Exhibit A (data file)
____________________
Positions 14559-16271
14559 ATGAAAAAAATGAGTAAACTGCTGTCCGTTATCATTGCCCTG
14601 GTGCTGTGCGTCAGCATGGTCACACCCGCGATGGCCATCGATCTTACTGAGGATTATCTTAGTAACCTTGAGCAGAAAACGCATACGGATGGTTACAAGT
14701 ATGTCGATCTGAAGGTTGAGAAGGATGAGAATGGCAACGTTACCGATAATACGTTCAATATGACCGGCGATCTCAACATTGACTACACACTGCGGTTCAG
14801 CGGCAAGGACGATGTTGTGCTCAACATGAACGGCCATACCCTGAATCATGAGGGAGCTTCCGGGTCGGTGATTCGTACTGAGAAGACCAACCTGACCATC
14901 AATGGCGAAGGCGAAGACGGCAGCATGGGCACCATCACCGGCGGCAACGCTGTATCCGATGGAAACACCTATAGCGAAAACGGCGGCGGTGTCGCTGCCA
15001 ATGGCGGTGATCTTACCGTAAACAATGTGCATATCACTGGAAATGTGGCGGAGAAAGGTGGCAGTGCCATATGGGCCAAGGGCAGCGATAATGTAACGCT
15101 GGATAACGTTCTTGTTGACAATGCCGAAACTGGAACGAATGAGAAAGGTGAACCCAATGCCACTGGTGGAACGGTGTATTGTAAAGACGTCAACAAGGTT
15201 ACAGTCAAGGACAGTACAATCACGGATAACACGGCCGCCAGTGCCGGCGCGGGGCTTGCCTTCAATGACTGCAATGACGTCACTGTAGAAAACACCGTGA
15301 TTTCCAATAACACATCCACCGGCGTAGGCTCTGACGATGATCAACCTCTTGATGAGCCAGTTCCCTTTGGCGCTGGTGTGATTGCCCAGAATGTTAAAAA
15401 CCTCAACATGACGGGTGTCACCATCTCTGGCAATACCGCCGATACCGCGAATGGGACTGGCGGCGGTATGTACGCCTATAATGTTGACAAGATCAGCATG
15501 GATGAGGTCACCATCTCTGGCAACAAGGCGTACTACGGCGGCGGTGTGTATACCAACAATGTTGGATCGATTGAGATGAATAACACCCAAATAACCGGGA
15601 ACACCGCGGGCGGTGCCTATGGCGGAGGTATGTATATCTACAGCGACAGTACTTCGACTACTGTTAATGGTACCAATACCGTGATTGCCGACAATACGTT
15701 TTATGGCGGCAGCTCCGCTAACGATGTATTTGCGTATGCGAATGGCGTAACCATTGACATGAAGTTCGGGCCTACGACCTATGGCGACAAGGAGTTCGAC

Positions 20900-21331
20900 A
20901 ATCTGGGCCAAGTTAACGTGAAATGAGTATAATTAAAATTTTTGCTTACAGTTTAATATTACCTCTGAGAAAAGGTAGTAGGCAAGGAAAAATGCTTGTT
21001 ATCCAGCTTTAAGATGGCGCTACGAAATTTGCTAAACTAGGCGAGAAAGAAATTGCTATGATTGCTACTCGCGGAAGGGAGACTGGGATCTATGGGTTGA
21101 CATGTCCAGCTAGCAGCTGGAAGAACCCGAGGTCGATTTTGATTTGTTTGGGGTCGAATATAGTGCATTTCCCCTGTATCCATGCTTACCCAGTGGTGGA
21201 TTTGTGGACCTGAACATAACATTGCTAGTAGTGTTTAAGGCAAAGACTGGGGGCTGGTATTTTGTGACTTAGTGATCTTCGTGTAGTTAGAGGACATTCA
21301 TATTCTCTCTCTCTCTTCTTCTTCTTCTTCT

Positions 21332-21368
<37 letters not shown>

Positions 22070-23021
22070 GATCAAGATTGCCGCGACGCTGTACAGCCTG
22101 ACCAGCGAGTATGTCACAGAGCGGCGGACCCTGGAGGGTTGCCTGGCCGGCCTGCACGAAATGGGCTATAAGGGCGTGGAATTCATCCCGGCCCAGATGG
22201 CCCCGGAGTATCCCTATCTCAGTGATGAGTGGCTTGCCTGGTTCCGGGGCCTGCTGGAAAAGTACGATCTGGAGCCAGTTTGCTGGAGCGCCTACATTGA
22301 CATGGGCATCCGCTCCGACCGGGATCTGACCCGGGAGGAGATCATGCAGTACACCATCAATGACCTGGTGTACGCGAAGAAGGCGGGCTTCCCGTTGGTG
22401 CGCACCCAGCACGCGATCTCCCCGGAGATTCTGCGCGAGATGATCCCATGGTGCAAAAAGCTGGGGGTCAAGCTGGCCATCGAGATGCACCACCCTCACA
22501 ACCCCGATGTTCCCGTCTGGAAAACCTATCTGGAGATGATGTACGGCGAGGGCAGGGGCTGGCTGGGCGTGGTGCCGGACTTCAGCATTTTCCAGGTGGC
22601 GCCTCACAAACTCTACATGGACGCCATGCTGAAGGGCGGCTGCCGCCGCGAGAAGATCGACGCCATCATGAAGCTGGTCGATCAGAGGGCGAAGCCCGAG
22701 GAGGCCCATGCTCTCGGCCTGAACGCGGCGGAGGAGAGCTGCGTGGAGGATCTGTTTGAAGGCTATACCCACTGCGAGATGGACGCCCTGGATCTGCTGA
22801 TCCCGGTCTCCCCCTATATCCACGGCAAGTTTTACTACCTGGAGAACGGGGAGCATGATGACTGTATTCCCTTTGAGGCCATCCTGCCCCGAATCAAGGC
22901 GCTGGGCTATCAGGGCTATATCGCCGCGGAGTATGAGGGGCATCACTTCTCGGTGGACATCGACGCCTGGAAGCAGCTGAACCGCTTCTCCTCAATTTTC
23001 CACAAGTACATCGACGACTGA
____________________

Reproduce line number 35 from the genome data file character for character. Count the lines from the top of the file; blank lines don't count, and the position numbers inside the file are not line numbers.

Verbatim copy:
23001 CACAAGTACATCGACGACTGA